So far, we have talked about what the average “retail investor” thinks about when investing – bank accounts, stocks, bonds, and mutual funds. But the world is a big place, and there are bigger ways to invest! Besides the stock market, the biggest investment markets in the world are for commodities – raw materials that form the basis for the economy.
What Are Commodities?
Iron ore, copper, wheat, milk, soybeans, oranges, crude oil, cocoa, and more raw materials are commodities. You as an investor might not really want to buy a thousand bushels of cocoa and have it shipped to your house, but you might want to act as a middle-man. If you buy a contract for a thousand bushels of cocoa from a farmer, you can then sell that contract to a chocolate maker and earn a profit.
In the investing world, commodities usually trade as spot contracts or futures – which are outside the scope of this course. However, a regular investor can still invest in commodities through ETF funds, where the ETF creator does the hard work of managing the spot and futures contracts for you. This means that if you think the price of cocoa or oranges is about to go up (for example, if there was just a huge hurricane that wiped out orange trees in Florida, creating a shortage), you can get involved in this investment.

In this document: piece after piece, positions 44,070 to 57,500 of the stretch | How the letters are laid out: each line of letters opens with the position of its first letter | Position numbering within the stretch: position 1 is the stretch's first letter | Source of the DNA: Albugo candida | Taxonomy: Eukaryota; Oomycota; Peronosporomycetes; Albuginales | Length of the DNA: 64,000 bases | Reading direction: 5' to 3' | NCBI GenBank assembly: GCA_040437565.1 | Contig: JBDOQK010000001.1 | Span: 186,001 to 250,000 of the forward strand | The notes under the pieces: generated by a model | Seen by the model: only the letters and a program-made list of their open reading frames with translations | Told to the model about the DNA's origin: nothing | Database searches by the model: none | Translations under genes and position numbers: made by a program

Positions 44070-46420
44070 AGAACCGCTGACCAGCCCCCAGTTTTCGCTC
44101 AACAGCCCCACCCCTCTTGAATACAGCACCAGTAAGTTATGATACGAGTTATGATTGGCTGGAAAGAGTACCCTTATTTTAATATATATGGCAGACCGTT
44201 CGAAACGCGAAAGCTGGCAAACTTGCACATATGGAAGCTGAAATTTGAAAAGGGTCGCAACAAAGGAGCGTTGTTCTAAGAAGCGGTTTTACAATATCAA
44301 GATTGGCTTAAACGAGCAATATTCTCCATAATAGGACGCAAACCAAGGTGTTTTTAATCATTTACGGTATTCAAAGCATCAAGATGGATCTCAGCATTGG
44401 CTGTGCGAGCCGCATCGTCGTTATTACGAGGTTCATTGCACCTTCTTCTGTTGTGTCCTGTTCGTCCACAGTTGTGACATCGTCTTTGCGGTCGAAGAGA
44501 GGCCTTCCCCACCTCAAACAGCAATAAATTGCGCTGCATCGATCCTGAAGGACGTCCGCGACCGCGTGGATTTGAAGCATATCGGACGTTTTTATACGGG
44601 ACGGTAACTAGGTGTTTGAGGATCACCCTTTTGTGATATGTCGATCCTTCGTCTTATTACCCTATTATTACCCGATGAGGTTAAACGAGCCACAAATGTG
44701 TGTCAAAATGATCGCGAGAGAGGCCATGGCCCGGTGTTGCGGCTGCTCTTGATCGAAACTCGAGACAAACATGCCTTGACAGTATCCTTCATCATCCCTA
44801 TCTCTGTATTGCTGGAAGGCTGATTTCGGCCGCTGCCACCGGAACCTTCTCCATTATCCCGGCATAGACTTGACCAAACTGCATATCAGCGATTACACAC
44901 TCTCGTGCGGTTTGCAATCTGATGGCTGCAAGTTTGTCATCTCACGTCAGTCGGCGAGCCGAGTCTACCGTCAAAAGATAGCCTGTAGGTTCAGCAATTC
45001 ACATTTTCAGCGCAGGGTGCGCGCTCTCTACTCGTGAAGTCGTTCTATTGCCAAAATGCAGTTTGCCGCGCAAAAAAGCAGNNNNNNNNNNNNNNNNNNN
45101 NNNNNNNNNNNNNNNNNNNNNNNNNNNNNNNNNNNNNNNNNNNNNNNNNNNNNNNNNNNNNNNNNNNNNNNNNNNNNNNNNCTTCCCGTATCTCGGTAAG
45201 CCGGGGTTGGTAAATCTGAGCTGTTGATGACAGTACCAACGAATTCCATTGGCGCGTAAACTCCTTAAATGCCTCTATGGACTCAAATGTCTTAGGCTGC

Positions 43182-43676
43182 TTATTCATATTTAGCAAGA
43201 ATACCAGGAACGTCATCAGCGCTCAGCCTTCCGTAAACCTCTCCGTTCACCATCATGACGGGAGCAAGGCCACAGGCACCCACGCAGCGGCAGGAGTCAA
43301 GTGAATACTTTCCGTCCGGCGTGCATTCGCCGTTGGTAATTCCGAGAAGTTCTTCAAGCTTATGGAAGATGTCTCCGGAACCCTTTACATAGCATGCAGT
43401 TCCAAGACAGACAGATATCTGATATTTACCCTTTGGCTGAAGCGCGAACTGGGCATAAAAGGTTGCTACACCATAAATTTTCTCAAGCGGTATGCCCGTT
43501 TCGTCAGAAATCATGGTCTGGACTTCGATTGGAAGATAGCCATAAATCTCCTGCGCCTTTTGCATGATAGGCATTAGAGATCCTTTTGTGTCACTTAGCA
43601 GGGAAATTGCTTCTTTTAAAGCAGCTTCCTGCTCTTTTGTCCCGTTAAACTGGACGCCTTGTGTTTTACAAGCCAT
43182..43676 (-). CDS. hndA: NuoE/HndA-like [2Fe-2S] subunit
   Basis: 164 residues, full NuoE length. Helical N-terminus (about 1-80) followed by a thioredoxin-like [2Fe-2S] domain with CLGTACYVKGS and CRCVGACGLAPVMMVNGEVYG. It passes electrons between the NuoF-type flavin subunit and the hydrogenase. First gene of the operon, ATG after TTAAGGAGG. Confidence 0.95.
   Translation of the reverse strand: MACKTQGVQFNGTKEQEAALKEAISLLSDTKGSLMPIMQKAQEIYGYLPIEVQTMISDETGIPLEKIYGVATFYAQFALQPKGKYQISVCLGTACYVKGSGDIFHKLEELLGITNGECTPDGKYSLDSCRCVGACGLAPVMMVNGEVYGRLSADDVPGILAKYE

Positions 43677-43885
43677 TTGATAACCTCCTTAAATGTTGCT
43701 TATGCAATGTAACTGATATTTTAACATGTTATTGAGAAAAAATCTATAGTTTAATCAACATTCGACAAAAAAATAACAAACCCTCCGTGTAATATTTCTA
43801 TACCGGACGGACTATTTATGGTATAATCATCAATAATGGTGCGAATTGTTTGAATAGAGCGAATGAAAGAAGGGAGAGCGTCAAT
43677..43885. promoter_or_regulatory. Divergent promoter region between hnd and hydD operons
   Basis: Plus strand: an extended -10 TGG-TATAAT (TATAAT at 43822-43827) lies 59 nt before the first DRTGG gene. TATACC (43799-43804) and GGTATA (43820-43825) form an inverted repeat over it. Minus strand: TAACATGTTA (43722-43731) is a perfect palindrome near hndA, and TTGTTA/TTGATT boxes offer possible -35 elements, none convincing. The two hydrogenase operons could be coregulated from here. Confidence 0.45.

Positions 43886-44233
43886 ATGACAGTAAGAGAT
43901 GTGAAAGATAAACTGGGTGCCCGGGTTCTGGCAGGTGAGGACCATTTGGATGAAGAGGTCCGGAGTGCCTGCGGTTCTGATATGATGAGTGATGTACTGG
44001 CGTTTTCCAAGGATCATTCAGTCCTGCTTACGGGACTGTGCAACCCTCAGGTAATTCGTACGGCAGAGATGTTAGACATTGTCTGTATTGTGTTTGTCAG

These are some of the most popular ETFs for various commodities:
|Commodity||ETF Ticker Symbol|
Why Invest in Commodities?
Commodities are generally not long-term investments. You, as the investor, are just acting as a middle-man between the raw material manufacturer and the industry that uses these materials to produce finished goods. This means the prices fluctuate not based on the long-term profitability of a company’s business plan, but based on the current surplus (or shortage) of that commodity.
This does not mean commodity investing necessitates “Day Trading”, but it does require an investor to pay much closer attention to the news and the global economic trends than the other investment types we have covered so far.